Photo courtesy of USACE public affairs.
Written by: Danielle Pittner
Green is everywhere, not just in the spring buds of trees unfurling into fresh summer leaves. Nor can green be embodied by the sum of its off-shoot movements, at a time when hipsters and bankers alike buy locally grown organic produce and grass fed meat. Green, at its heart, is environmentalism. Prior to any trends, doctor’s health warnings, or oil spills, environmentalists were first concerned with cleaning up our planet and keeping it that way.
Although a lack of pollutants is a mark of environmentalism, it is also a mark of beautification. You might be thinking environmentalism and beautification are synonyms, aliases, family. From afar, both could be viewed as one views identical twin sisters – they look alike at first glance but when you get to know them, they prove themselves to be quite different.
In a city such as New York, deemed the 14th dirtiest city in the nation by Forbes Magazine, environmentalism and beautification can easily get mixed up, interchanged, intertwined. Cleaning up the streets, reducing litter, and increasing recycling could easily be part of an environmental initiative, or an effort by a public beautification project. Where do they part and become unique?
Historically, beautification, also known as the City Beautiful Movement, began in the 1890s and early years of the 20th century in response to the influx of Americans moving to urban areas. The idea behind the movement was that beauty could act as a social control device. Advocates claimed that beautifying their city would inspire civic loyalty, make American cities more competitive with European cities, attract upper classes to spend money in urban areas. Notably, their motives had little to do with protecting the Earth and more to do with patriotism, though surely mother nature would benefit in the process.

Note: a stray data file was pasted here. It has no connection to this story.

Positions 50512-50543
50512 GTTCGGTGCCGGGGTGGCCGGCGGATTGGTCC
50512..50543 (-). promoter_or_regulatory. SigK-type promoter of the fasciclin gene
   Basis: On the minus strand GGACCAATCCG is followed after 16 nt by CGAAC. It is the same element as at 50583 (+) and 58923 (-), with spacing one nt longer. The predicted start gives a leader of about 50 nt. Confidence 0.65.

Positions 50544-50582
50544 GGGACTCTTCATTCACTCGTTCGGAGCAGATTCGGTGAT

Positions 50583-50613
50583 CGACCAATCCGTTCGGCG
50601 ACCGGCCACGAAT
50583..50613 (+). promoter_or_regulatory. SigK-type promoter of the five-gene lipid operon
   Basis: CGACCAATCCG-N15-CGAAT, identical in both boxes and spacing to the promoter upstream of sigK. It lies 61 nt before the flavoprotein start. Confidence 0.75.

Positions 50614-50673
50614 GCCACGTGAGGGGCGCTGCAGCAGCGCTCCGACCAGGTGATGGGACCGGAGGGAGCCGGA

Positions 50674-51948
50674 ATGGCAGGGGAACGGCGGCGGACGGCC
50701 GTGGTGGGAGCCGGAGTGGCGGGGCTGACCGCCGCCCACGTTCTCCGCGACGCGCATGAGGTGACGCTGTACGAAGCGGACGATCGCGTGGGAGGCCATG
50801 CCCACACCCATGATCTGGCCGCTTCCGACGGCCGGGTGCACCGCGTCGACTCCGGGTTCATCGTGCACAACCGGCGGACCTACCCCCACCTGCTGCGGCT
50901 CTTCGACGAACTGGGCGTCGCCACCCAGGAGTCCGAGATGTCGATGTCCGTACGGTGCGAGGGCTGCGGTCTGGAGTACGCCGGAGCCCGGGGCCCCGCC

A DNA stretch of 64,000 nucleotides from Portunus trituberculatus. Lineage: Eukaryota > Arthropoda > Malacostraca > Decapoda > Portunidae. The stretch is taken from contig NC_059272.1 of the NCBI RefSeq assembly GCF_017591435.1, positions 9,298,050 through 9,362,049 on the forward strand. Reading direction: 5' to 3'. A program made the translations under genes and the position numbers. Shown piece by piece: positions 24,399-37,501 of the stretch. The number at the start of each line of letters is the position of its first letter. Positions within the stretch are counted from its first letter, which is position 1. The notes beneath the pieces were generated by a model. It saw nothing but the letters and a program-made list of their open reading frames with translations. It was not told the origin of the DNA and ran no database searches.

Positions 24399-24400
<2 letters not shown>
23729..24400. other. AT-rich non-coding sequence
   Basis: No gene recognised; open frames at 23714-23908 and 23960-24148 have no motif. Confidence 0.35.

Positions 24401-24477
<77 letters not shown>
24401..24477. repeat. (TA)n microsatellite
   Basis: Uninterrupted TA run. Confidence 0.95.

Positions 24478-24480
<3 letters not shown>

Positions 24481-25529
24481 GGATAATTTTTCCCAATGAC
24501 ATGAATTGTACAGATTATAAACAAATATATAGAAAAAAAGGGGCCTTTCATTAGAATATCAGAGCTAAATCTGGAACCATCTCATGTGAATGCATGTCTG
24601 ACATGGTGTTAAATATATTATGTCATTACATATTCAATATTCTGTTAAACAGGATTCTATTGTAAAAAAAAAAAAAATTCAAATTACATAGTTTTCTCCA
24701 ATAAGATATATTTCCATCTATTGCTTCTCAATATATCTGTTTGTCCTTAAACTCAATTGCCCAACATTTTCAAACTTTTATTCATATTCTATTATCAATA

In contrast, the Sierra Club, the nation’s largest grassroots environmental organization founded by John Muir, also has three goals of its own: producing a safe and healthy community in which to live, smart energy solutions to combat global warming, and an enduring legacy for America’s wild places.
When compared side by side, the differences seem stark, and they are. Beautification’s intent is aesthetically based, while environmentalism seeks substantive solutions for a cleaner world, appearances aside. The two objectives have fundamentally different goals, despite sometimes overlapping results.
Beautification vs environmentalism fits into that same arena as the ever-enduring science vs. art or logic vs. imagination debates. Where environmentalism focuses on the frontier of where nature meets humanity (decreasing pollutants, minimizing landfills, demanding cleaner air, cleaner water, etc.), beautification focuses on civilization itself. Today’s beautification advocates talk along lines of community pride and safety, increased property values and rent rates, as well as an increase in overall health and exercise since green public spaces encourage people to spend time outdoors.
The question then arises: Is there a place for both? The recent partnership of nonprofits Brooklyn Botanical Garden (BBG) and GreenBridge answers that question by merging beauty and environmental stewardship through programs and events, such as their annual Greenest Block in Brooklyn Contest. This contest is exactly what it sounds like: the opportunity for Brooklyn Residents to take some pride in their neighborhood, clean it up, make it green, and hopefully learn something about the environment in the process. The Brooklyn Botanical Garden, like other botanical gardens in the city, offers a beautiful, aesthetically pleasing garden for people to enjoy spending time outdoors. Alongside that beauty, BBG also offers classes to teach a myriad of skills that include plant identification, composting, watercolors, poetry workshops, and other similarly environmentally friendly activities.
Whether you’re planting flowers, reducing carbon emissions, or adding colorful paint to a drab area of town, every step contributes to a larger goal – and that goal is green.